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Showing posts from March, 2014

Ken Thompson – Four Way Interview

Dr Ken Thompson was for many years a lecturer in the Department of Animal and Plant Sciences at the University of Sheffield. He now writes and lectures on gardening and ecology. His latest book, Where Do Camels Belong? looks at the puzzling realities of ‘alien’ and ‘natural’ species. Why science? I’ve always loved discovering how the world works. There’s no thrill like finding out something new – and thinking that, just for a short while, no-one knows what you know. And without getting too philosophical about it, doing science gives life a purpose, and guarantees your own tiny bit of immortality. Why this book? For a long time, I was signed up to the orthodox view of alien species, i.e. ‘the only good alien is a dead alien’, so it’s probably best to ‘shoot first and ask questions later’. But then I found that the more I read, the less convincing the basic science seemed. In short, much of it read like post-hoc justification by people who had already decided what they thought, and just w…

Blind Spot – Gordon Rugg with Joseph d’Agnese ****

I read this book with a mix of responses. One was fascination, the other frustration. The fascination came from the topic, which we catch a glimpse of in the subtitle ‘why we fail to see the solution right in front of us.’ Gordon Rugg, with the help of journalist d’Agnese, gives us a remarkable analysis of how we all – including experts – make errors in our decisions and research. But not limiting himself to saying what’s going wrong, Rugg also provides a method to root out the errors in the ‘Verifier method’, a suite of techniques to pull apart the way we approach, assimilate and make use of information to come to a decision. The frustration is that the method is seen through a veil of vagueness. We are constantly hearing about this Verifier toolkit, but only get sideways glimpses of what it entails. I would have loved an appendix with a brief description of the contents of the toolkit and a couple of the tools explained in more detail. I appreciate that Rugg and his colleagues proba…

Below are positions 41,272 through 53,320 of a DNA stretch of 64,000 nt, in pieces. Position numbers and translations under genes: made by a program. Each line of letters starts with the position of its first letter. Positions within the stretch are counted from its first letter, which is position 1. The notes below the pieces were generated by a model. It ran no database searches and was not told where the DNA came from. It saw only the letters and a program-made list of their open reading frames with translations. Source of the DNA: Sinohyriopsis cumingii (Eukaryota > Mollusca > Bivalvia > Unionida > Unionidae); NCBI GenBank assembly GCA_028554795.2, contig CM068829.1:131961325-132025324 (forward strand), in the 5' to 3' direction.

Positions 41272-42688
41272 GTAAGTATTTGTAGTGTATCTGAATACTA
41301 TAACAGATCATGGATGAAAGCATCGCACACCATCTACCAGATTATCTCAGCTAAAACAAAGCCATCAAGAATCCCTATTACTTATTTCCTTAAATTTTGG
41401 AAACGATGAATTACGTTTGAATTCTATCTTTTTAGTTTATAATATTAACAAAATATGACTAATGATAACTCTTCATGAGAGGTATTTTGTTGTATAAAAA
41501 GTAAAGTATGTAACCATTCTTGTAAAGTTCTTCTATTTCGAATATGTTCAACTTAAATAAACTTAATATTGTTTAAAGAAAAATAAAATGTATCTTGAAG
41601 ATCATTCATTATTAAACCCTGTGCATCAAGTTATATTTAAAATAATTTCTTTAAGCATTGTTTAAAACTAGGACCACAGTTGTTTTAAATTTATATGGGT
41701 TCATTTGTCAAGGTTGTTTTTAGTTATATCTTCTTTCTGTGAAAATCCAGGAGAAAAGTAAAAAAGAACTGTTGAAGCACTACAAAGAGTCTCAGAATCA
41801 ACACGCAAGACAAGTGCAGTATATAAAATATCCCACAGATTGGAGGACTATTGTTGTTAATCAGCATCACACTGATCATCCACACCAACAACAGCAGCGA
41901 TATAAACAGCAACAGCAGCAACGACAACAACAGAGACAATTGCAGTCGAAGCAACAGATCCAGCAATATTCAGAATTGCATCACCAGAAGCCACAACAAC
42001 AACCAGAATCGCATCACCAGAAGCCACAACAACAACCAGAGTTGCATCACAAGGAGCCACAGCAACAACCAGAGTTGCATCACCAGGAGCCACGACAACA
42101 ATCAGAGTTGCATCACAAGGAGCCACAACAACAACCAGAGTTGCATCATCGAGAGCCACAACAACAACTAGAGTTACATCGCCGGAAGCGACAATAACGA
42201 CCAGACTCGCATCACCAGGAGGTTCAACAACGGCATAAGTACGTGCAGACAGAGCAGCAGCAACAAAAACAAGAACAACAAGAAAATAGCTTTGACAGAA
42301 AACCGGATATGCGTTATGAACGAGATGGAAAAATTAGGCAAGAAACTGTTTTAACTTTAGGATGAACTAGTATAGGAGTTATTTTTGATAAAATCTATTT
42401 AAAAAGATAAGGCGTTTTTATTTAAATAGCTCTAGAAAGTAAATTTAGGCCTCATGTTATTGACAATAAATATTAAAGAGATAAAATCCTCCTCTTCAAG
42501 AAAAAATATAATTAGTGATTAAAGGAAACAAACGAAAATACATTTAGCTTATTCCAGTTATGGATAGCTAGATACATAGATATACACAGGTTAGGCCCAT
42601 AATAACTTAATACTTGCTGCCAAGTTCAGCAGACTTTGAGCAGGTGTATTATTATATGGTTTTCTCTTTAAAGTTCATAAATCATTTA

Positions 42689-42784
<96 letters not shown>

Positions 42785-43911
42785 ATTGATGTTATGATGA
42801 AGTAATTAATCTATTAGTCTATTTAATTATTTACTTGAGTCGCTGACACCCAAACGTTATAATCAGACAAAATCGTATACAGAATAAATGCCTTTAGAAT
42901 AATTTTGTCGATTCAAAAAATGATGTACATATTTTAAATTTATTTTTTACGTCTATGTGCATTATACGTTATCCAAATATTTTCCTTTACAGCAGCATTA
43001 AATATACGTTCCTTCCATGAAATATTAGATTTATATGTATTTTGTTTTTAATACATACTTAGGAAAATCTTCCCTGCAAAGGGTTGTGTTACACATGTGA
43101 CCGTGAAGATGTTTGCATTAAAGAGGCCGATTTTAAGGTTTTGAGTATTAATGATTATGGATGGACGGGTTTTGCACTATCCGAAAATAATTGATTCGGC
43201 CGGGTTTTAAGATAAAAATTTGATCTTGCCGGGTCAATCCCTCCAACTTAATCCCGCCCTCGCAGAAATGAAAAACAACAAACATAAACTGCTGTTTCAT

Where Do Camels Belong? – Ken Thompson *****

Some of the best popular science books are the ones that change your way of looking at something. They might show you, for instance, that time travel is real, not just science fiction, or that quantum theory is not just for Nobel Prize winners – or, in this case, that our whole attitude to invasive species is down to emotional knee-jerk response, not to real science. Ken Thompson’s fascinating and highly readable book takes us on a tour of the way that ecologists have made invasive species public enemies without any good basis. He shows how it is very difficult to say whether a species is native or alien, and whether this matters. Often, it seems to come down to whether we like the species or not. He shows how many of the invaders we panic about actually improve species diversity, how it’s a perfectly natural thing for species to move from place to place, and how bad science means that ecologists confuse correlation and causality – a classic scientific error. While turning the view o…

30-Second Brain – Anil Seth (Ed) ****

I have mixed feelings about this kind of book. Personally I don’t get a lot out of reading them – I would rather have a book that reads through with ‘proper’ text – but a lot of people do like this kind of bite-sized format, with two page articles, the left a couple of hundred words of text and the right an image to support the text. Frankly, some work a lot better than others, and for some reason, 30-Second Brain is one of the better ones in the series. Perhaps because there isn’t a lot of mathematical depth to the subject, the short essays did build up a rather nice picture of our knowledge of the workings of the brain. I was rather unnerved to see the discredited Freud mentioned, but it was only a passing reference, and wasn’t really supporting one of his top-of-the-head (literally) theories. There are an awful lot of good popular science books out there on the brain, and I would regard this as a smorgasbord taster – an opportunity to sample some of the delights, but being aware th…

You Are the Music – Victoria Williamson ***

Although there’s quite an industry now in debunking claims that something or other is what makes us human, I’ve some sympathy with the slightly different twist in the subtitle of Victoria Williamson’s book: ‘how music reveals what it is to be human.’ You may not have to be human to be musical, but it certainly gives us some interesting insights into our brains. In a detailed exploration of the psychology of music, Williamson takes us into the fact and fable of claims like the old chestnut that listening to music (particularly Mozart) can improve your child’s intelligence. The simple answer is that listening doesn’t, but learning to play an instrument or sing does make a small difference in some very specific brain functions, like being able to distinguish sounds. However it’s worth pointing out that, unless the real aim is to learn how to play or sing, the amount of effort required is totally out of proportion to the gain. And if children aren’t young enough for our voyage into the ca…